Aretz HT, Billingham ME, Edwards WD, Factor SM, Fallon JT, Fenoglio JJ Jr et al (1987) Myocarditis. A histopathologic definition and classification. Am J Cardiovasc Pathol 1(1):3–14
Mahfoud F, Gärtner B, Kindermann M, Ukena C, Gadomski K, Klingel K et al (2011) Virus serology in patients with suspected myocarditis: utility or futility? Eur Heart J 32(7):897–903
Mevorach D, Anis E, Cedar N, Bromberg M, Haas EJ, Nadir E et al (2021) Myocarditis after BNT162b2 mRNA Vaccine against Covid-19 in Israel. N Engl J Med 385(23):2140–2149
Administration USFD. FDA Approves First COVID-19 Vaccine 2021 [updated 23.08.2021. Available from: https://www.fda.gov/news-events/press-announcements/fda-approves-first-covid-19-vaccine
Shiravi AA, Ardekani A, Sheikhbahaei E, Heshmat-Ghahdarijani K (2022) Cardiovascular complications of SARS-CoV-2 vaccines: an overview. Cardiology and therapy 11(1):13–21
Schneider J, Sottmann L, Greinacher A, Hagen M, Kasper HU, Kuhnen C et al (2021) Postmortem investigation of fatalities following vaccination with COVID-19 vaccines. Int J Legal Med 135(6):2335–2345
Lynge TH, Nielsen TS, Gregers Winkel B, Tfelt-Hansen J, Banner J (2019) Sudden cardiac death caused by myocarditis in persons aged 1–49 years: a nationwide study of 14 294 deaths in Denmark. Forensic Sci Res 4(3):247–256
Ali-Ahmed F, Dalgaard F, Al-Khatib SM (2020) Sudden cardiac death in patients with myocarditis: Evaluation, risk stratification, and management. Am Heart J 220:29–40
Richter S, Schwab T, Berchthold-Herz M, Beyersdorf F, Schlensak C, Bode C et al (2008) Borderline-Myokarditis als Auslöser für therapierefraktäres Kammerflimmern. Intensivmedizin und Notfallmedizin 45(5):287–291
De Salvia A, De Leo D, Carturan E, Basso C (2011) Sudden cardiac death, borderline myocarditis and molecular diagnosis: evidence or assumption? Med Sci Law 51(1_Suppl):27–29
Corrado D, Basso C, Thiene G (2001) Sudden cardiac death in young people with apparently normal heart. Cardiovasc Res 50(2):399–408
Kragholm KH, Lindgren FL, Zaremba T, Freeman P, Andersen NH, Riahi S et al (2021) Mortality and ventricular arrhythmia after acute myocarditis: a nationwide registry-based follow-up study. Open Heart 8(2):e001806
Verma V, Sondhi S, Sharma R, Mahajan K (2020) COVID-19 associated viral myocarditis: does it exist? Monaldi archives for chest disease = Archivio Monaldi per le malattie del torace. Monaldi Arch Chest Dis. https://doi.org/10.4081/monaldi.2020.1382
Siripanthong B, Nazarian S, Muser D, Deo R, Santangeli P, Khanji MY et al (2020) Recognizing COVID-19-related myocarditis: the possible pathophysiology and proposed guideline for diagnosis and management. Heart Rhythm 17(9):1463–1471
Sahin U, Muik A, Derhovanessian E, Vogler I, Kranz LM, Vormehr M et al (2020) COVID-19 vaccine BNT162b1 elicits human antibody and TH1 T cell responses. Nature 586(7830):594–599
Chen P, Baldeviano GC, Ligons DL, Talor MV, Barin JG, Rose NR et al (2012) Susceptibility to autoimmune myocarditis is associated with intrinsic differences in CD4(+) T cells. Clin Exp Immunol 169(2):79–88
Li C, Chen Y, Zhao Y, Lung DC, Ye Z, Song W et al (2021) Intravenous injection of Coronavirus Disease 2019 (COVID-19) mRNA vaccine can induce acute myopericarditis in mouse model. Clin Infect Dis 74(11):1933–1950
Heymans S, Cooper LT (2022) Myocarditis after COVID-19 mRNA vaccination: clinical observations and potential mechanisms. Nat Rev Cardiol 19(2):75–77
Röltgen K, Nielsen SCA, Silva O, Younes SF, Zaslavsky M, Costales C et al (2022) Immune imprinting, breadth of variant recognition, and germinal center response in human SARS-CoV-2 infection and vaccination. Cell 185(6):1025–40.e14
We thank Martin Bär and his team for their support for autopsies, the biobank of the German Center for Infection Research (Deutsches Zentrum für Infektionsforschung, DZIF) for the procurement and administration of tissue samples and Annett Müller and her team for technical support in histological and immunohistological analyses. We thank K. Klingel (Institute of Pathology, Tübingen University) for performing molecular analyses for infectious agents in myocardial tissue. We thank all participants of the Baden-Württemberg COVID autopsy and biobanking registry, for this study in particular K. Yen and S. Heinze (Institute for Forensic and Traffic Medicine, Heidelberg University) for cooperation and support and the Ministry for Science, Research and Art Baden-Württemberg for financial support of the study and registry.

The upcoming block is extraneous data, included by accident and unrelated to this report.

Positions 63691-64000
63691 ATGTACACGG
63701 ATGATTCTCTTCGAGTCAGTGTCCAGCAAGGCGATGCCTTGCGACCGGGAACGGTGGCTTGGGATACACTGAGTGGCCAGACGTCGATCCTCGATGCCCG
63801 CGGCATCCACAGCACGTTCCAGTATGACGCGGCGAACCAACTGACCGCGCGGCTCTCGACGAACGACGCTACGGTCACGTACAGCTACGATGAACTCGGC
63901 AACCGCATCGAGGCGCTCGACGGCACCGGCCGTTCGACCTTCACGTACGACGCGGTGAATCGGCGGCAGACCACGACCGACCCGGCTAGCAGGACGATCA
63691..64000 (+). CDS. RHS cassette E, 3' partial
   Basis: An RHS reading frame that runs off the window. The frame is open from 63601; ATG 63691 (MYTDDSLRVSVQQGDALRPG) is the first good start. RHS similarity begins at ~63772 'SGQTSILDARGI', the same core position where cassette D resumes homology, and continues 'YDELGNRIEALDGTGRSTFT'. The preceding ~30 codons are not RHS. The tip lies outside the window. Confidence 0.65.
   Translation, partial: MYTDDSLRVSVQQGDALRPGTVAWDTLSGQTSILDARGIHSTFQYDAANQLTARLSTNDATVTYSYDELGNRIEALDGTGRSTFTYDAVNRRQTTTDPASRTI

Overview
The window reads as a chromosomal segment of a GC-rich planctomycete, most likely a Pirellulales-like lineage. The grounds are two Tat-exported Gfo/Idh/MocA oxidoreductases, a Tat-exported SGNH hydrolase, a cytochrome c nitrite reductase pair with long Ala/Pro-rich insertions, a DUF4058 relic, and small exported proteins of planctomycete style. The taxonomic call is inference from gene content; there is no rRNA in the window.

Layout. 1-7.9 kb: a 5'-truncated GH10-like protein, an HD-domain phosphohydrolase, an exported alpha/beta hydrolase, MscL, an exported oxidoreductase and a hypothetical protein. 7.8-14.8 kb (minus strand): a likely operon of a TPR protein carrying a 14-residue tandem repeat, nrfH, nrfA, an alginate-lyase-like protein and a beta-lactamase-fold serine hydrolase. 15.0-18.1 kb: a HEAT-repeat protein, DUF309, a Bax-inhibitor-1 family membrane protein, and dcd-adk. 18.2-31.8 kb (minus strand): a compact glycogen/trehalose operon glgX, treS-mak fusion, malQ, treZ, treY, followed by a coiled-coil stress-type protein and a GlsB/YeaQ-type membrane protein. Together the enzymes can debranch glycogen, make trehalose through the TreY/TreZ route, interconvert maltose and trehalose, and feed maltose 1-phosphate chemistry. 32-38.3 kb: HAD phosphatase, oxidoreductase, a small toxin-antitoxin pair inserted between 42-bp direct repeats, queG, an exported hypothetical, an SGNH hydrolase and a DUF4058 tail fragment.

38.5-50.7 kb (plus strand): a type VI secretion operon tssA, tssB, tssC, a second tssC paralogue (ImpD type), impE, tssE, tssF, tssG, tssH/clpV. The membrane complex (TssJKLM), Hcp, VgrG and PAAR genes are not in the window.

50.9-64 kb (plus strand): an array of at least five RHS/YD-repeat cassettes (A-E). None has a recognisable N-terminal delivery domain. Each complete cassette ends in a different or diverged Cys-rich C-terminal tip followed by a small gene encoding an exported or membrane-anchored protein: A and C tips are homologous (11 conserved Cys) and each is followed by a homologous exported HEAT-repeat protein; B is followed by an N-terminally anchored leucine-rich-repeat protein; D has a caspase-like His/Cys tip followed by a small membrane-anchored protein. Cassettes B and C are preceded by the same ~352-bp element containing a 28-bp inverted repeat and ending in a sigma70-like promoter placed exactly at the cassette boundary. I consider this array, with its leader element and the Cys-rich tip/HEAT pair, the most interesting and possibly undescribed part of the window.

Open Access funding enabled and organized by Projekt DEAL. The study was funded by the Ministry of Science, Research and Art of Baden-Württemberg (Baden-Württemberg Corona Autopsy Biobank and Registry).
Conflict of interest
The authors have no competing interests to declare that are relevant to the content of this article.
S-242/2020; The study complies with all ethical standards.
Below is the link to the electronic supplementary material.
Supplementary Figure 1
: (A) Inflammatory infiltrate in the left ventricular wall of case 5. (B) Most of the CD3-positive T-lymphocytes reveal (C) coexpression of CD4. (D) Again CD68-positive macrophages belong to the inflammatory infiltrate (TIFF 17020 KB)
Supplementary Figure 2
: Inflammatory infiltrate in the myocardium of case 4. (A) The infiltrate is predominantly composed of CD3-positive T-lymphocytes with (B) CD4-positive cells by far outnumbering (C) CD8-positive lymphocytes. (D) Few CD68-positive macrophages are also seen. The T cells do neither express (E) Tbet, a marker for Th1 cells, (F) nor GATA3, a marker for Th2 cells, nor (G) D2-40, a marker for Th17 cells, nor (H) FOXP3-positive regulatory T cells (TIFF 10508 KB)
Supplementary Figure 3
: Control case showing lymph node involvement by sarcoidosis. (A) Numerous CD3-positive lymphocytes surrounding epithelioid granulomas are ssen. (B) CD4-positive cells outnumber (C) CD8-positive lymphocytes, while (D) CD68 highlights the epithelioid cells within the granuloma. (E) Only few T cells express Tbet, while (F) GATA3 is weakly expressed by many T-cells. (G) Neo D2-40-positive cells are detected, while (H) FOXP3 detects the the presence of regulatory T cells in the lymphcytic infiltrate and the granuloma (TIFF 11162 KB)
Supplementary Figure 4
: (A) Inflammatory infiltration of the epicardium of case 4, again showing (B) numerous CD68-positive macrophages and a T-cell infiltrate with (C) CD4-positive lymphocytes outnumbering (D) CD8-positive lymphocytes (TIFF 15031 KB)
Rights and permissions
Open Access This article is licensed under a Creative Commons Attribution 4.0 International License, which permits use, sharing, adaptation, distribution and reproduction in any medium or format, as long as you give appropriate credit to the original author(s) and the source, provide a link to the Creative Commons licence, and indicate if changes were made. The images or other third party material in this article are included in the article's Creative Commons licence, unless indicated otherwise in a credit line to the material. If material is not included in the article's Creative Commons licence and your intended use is not permitted by statutory regulation or exceeds the permitted use, you will need to obtain permission directly from the copyright holder. To view a copy of this licence, visit http://creativecommons.org/licenses/by/4.0/.
About this article
Cite this article
Schwab, C., Domke, L.M., Hartmann, L. et al. Autopsy-based histopathological characterization of myocarditis after anti-SARS-CoV-2-vaccination. Clin Res Cardiol 112, 431–440 (2023). https://doi.org/10.1007/s00392-022-02129-5
- Cardiac pathology